African American family from the rural South arriving in Chicago, 1920.
Schomburg Center for Research in Black Culture, Jean Blackwell Hutson Research and Reference Division, The New York Public Library (1168439)
From 1916 to 1970, during this Great Migration, it is estimated that some six million black Southerners relocated to urban areas in the North and West.
The “push” factors for the exodus were poor economic conditions in the South—exacerbated by the limitations of sharecropping, farm failures, and crop damage from the boll weevil—as well as ongoing racial oppression in the form of Jim Crow laws. “Pull” factors included encouraging reports of good wages and living conditions that spread by word of mouth and that appeared in African American newspapers.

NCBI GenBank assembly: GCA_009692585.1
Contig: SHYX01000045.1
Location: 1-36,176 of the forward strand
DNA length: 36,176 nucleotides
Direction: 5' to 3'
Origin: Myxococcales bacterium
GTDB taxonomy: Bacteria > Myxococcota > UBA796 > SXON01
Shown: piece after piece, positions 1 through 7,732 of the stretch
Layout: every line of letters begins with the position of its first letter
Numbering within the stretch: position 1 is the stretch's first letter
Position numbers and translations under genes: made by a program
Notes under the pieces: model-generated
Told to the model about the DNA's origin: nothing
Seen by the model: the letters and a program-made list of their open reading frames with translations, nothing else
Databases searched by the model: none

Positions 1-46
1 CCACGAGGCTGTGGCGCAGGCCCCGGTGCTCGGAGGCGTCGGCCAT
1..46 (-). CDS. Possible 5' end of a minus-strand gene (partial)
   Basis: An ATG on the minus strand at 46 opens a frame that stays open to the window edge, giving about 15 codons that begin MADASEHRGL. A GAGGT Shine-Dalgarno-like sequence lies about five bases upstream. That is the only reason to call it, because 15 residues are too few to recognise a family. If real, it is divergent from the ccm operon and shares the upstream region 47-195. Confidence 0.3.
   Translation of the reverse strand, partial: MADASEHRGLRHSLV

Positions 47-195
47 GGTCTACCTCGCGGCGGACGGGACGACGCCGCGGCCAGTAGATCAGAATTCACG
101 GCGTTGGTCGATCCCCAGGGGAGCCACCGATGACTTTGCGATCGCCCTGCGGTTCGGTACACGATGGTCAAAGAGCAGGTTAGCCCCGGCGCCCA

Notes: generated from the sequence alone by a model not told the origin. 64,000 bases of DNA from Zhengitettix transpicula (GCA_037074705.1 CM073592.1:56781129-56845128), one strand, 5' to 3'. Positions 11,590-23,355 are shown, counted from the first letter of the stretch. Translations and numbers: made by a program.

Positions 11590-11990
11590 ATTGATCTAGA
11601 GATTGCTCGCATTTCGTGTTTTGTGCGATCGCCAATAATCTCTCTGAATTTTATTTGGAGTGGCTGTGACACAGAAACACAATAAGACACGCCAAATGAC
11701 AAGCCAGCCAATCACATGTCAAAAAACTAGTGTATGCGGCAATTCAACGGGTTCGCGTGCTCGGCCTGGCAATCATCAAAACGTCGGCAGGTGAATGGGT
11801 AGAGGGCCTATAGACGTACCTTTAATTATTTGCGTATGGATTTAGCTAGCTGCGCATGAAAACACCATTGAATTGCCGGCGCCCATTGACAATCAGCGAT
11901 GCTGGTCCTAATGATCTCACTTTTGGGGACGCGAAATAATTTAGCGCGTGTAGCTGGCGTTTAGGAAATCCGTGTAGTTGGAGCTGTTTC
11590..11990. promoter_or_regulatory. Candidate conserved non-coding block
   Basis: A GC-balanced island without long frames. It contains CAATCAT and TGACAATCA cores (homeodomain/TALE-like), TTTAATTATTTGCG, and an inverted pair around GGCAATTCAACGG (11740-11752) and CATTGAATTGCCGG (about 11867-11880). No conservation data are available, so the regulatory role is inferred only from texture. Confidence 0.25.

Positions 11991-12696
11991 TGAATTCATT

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Jack Delano, photographer. Group of Florida migrants on their way to Cranberry, New Jersey, to pick potatoes. Near Shawboro, North Carolina. 1940. Library of Congress Prints & Photographs Division.